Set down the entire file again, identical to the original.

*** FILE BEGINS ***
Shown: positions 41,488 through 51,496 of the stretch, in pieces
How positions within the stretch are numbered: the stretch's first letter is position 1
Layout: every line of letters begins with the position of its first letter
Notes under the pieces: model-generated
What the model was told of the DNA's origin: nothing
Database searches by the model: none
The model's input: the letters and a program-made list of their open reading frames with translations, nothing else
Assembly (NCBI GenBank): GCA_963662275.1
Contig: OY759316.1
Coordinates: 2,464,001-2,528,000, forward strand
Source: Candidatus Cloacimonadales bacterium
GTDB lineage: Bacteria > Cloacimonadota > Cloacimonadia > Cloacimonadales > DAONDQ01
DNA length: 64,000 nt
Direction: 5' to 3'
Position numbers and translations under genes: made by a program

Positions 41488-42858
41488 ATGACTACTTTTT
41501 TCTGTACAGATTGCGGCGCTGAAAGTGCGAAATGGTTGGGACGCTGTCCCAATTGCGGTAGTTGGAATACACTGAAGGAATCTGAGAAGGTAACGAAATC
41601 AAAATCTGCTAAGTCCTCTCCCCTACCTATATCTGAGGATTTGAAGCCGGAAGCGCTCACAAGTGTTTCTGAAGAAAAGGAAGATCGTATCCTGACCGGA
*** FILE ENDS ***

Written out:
Shown: positions 41,488 through 51,496 of the stretch, in pieces
How positions within the stretch are numbered: the stretch's first letter is position 1
Layout: every line of letters begins with the position of its first letter
Notes under the pieces: model-generated
What the model was told of the DNA's origin: nothing
Database searches by the model: none
The model's input: the letters and a program-made list of their open reading frames with translations, nothing else
Assembly (NCBI GenBank): GCA_963662275.1
Contig: OY759316.1
Coordinates: 2,464,001-2,528,000, forward strand
Source: Candidatus Cloacimonadales bacterium
GTDB lineage: Bacteria > Cloacimonadota > Cloacimonadia > Cloacimonadales > DAONDQ01
DNA length: 64,000 nt
Direction: 5' to 3'
Position numbers and translations under genes: made by a program

Positions 41488-42858
41488 ATGACTACTTTTT
41501 TCTGTACAGATTGCGGCGCTGAAAGTGCGAAATGGTTGGGACGCTGTCCCAATTGCGGTAGTTGGAATACACTGAAGGAATCTGAGAAGGTAACGAAATC
41601 AAAATCTGCTAAGTCCTCTCCCCTACCTATATCTGAGGATTTGAAGCCGGAAGCGCTCACAAGTGTTTCTGAAGAAAAGGAAGATCGTATCCTGACCGGA